The US Supreme Court [official website] ruled [opinion, PDF] 7-1 Monday in Taylor v. United States [SCOTUSblog materials] that the Hobbs Act [DOJ backgrounder] applies to a drug robbery. The Hobbs Act makes it a crime for a person to affect commerce, or to attempt to do so, by robbery. In an opinion by Justice Samuel Alito, the court found that because Congress has the power to regulate the market for marijuana under the Commerce Clause [Cornell LII backgrounder], Congress may also regulate drug theft. “By targeting a drug dealer in this way, a robber necessarily affects or attempts to affect commerce over which the United States has jurisdiction.” Justice Clarence Thomas filed a dissenting opinion. He would “hold that the Act punishes a robbery only when the Government proves that the robbery itself affected interstate commerce.”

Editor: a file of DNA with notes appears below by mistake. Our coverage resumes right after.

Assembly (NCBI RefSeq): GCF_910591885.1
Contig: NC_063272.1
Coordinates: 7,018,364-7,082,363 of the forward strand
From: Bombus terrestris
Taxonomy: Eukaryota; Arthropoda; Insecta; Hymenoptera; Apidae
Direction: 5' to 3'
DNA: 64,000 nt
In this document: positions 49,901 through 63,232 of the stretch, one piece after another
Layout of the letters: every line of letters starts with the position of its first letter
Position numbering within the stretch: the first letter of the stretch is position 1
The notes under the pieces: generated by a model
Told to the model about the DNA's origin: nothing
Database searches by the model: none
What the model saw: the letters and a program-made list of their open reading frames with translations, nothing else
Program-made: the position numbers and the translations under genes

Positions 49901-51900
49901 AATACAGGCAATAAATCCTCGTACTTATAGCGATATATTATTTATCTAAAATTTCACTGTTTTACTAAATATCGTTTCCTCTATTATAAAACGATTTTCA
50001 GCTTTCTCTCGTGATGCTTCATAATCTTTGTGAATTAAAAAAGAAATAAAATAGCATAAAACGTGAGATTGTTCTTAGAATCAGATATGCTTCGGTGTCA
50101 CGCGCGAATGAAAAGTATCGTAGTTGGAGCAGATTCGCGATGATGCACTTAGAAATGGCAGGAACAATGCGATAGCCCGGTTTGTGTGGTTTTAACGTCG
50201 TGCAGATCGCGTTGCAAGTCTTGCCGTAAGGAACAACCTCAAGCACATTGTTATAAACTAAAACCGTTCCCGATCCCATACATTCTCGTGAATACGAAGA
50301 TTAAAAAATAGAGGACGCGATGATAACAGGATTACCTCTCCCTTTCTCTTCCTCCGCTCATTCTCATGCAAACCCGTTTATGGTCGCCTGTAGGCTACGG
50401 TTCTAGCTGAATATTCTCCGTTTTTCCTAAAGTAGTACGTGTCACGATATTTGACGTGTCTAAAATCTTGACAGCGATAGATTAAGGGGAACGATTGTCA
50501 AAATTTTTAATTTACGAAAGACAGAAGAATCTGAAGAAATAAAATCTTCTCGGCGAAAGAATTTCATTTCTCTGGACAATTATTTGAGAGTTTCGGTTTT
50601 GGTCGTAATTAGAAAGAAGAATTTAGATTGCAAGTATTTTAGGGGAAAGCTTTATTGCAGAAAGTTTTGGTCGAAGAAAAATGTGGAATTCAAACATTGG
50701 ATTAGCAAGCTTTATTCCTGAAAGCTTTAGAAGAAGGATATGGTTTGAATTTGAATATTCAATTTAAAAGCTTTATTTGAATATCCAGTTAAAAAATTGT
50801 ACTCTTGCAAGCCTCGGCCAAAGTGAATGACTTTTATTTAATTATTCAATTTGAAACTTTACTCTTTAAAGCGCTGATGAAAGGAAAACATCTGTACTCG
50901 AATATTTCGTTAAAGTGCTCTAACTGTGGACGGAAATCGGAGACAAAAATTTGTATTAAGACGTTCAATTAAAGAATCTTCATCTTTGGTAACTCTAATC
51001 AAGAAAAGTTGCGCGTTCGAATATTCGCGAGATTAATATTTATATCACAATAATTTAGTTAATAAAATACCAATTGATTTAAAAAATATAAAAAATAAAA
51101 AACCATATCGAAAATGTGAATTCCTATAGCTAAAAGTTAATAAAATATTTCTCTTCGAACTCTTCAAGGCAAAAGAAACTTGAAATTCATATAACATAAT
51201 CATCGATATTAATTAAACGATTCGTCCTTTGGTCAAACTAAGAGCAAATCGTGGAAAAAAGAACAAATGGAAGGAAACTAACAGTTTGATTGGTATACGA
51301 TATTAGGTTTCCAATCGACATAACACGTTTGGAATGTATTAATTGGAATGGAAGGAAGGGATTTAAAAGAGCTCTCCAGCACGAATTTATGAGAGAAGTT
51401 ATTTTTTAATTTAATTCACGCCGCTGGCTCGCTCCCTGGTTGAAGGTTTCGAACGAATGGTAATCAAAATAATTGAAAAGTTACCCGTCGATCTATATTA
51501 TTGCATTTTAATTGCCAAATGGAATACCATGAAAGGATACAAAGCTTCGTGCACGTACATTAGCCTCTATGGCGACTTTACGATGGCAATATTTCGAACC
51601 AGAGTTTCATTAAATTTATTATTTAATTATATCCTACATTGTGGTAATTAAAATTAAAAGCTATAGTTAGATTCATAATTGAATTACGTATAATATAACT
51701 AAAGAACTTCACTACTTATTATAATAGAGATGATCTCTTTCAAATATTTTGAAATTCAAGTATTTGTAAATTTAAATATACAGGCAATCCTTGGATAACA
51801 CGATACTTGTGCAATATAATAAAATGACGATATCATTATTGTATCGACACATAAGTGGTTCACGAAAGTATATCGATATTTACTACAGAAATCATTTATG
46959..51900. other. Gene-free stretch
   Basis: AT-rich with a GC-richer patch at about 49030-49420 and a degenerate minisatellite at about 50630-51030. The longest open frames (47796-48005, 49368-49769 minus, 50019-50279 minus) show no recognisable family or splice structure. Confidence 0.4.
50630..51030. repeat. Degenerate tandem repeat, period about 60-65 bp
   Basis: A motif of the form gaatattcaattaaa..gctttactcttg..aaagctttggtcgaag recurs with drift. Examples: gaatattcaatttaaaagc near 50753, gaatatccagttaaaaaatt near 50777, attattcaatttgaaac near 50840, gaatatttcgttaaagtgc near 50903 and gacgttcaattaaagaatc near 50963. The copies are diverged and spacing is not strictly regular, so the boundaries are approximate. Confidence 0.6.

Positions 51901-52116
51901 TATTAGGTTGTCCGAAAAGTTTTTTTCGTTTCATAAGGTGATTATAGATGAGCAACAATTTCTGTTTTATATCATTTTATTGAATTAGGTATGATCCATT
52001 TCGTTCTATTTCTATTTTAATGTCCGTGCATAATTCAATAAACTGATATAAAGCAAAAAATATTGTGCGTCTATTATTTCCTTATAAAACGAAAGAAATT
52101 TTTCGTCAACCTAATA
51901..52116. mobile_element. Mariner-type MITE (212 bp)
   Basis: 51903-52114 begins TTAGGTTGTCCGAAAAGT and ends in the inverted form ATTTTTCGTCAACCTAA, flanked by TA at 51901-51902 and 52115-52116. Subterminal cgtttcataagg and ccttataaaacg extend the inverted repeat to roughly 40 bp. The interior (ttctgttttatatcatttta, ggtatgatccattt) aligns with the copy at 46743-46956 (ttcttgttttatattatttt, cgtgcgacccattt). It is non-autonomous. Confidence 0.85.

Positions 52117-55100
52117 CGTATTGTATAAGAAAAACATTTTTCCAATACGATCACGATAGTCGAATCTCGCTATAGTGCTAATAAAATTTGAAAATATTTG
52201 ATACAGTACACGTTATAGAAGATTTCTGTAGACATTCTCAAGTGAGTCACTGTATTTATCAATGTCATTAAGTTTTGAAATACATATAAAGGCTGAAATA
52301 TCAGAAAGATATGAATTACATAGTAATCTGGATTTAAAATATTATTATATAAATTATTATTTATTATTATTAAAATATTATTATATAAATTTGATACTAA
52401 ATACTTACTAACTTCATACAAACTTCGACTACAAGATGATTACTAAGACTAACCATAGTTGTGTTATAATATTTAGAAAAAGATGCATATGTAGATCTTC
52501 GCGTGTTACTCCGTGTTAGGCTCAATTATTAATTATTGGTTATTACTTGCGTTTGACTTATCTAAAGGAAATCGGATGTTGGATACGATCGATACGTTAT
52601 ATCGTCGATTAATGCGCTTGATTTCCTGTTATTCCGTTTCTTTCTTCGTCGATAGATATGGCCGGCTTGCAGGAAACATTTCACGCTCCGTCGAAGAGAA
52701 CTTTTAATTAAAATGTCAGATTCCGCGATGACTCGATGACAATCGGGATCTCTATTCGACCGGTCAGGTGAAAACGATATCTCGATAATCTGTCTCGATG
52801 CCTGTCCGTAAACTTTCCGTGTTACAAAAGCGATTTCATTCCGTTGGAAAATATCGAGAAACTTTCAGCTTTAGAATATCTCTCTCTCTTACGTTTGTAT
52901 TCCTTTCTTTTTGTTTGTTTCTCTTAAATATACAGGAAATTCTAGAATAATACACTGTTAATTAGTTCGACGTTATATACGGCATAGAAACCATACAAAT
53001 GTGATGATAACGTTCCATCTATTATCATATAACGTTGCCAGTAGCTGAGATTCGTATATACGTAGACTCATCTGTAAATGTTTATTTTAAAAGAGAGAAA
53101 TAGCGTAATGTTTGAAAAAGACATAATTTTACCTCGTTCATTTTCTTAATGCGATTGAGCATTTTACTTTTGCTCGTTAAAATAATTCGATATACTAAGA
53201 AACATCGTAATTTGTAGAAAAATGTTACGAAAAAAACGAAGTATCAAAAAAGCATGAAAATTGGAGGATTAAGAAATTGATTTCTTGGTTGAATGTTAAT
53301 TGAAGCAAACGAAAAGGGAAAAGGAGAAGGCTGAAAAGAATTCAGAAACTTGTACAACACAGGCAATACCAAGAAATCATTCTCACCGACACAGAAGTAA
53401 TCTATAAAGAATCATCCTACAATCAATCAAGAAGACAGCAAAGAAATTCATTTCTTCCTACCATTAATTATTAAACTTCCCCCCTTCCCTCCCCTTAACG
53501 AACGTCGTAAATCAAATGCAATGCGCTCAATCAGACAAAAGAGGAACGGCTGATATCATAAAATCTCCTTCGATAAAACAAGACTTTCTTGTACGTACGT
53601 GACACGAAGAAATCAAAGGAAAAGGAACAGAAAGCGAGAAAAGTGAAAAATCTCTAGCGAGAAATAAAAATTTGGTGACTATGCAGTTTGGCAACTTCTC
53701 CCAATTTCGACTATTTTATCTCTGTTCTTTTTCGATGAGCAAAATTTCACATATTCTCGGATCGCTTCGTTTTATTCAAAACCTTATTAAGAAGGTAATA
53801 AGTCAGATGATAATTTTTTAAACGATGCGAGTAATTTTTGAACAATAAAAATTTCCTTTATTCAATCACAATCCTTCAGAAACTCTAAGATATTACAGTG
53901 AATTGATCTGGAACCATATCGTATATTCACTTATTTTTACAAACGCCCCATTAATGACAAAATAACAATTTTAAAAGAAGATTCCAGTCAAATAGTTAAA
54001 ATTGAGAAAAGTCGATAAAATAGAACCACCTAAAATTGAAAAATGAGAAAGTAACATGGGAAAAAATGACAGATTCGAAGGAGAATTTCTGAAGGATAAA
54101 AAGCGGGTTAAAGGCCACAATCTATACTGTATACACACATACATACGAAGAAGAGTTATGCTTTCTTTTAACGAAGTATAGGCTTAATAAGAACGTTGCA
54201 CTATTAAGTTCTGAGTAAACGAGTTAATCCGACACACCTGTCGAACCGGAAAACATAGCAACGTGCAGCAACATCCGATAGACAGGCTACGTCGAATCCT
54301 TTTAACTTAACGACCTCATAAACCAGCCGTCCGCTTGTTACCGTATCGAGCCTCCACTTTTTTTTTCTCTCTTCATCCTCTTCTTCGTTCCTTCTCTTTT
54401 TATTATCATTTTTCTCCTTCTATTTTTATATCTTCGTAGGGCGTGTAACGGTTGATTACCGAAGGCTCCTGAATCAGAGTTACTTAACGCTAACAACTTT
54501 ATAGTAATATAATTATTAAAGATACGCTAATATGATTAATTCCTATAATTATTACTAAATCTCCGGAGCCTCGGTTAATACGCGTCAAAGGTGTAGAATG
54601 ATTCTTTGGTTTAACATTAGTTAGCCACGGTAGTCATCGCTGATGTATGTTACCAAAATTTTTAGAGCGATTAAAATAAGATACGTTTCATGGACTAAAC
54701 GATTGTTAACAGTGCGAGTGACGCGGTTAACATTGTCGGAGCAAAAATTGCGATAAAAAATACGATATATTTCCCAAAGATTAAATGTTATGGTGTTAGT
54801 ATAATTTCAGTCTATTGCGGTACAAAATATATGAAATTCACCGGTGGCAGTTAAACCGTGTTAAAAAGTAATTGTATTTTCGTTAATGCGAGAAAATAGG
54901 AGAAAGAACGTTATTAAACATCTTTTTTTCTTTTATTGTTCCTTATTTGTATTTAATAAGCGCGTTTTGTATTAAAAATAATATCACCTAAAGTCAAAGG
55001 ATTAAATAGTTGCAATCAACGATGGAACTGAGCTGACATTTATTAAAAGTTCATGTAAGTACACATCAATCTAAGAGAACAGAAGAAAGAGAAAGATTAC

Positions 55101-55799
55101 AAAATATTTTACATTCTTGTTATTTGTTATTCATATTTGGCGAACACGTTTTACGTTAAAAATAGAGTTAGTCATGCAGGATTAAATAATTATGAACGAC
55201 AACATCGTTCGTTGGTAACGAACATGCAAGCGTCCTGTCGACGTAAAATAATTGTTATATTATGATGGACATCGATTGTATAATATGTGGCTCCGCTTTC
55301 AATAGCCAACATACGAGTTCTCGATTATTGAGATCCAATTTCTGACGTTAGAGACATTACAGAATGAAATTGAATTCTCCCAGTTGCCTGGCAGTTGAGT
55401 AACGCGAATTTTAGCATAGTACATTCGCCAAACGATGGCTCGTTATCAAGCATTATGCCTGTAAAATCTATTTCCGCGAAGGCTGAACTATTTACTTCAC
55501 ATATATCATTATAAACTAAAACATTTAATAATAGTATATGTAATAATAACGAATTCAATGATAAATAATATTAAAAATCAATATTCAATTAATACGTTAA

Petitioner David Taylor was gang member who broke into the home of a drug dealer and stole marijuana, drug proceeds and a cell phone. He was prosecuted under the Hobbs Act and was eventually convicted and sentenced to 28 years in prison. The Supreme Court granted certiorari in the case in October and heard oral arguments [JURIST reports] in February.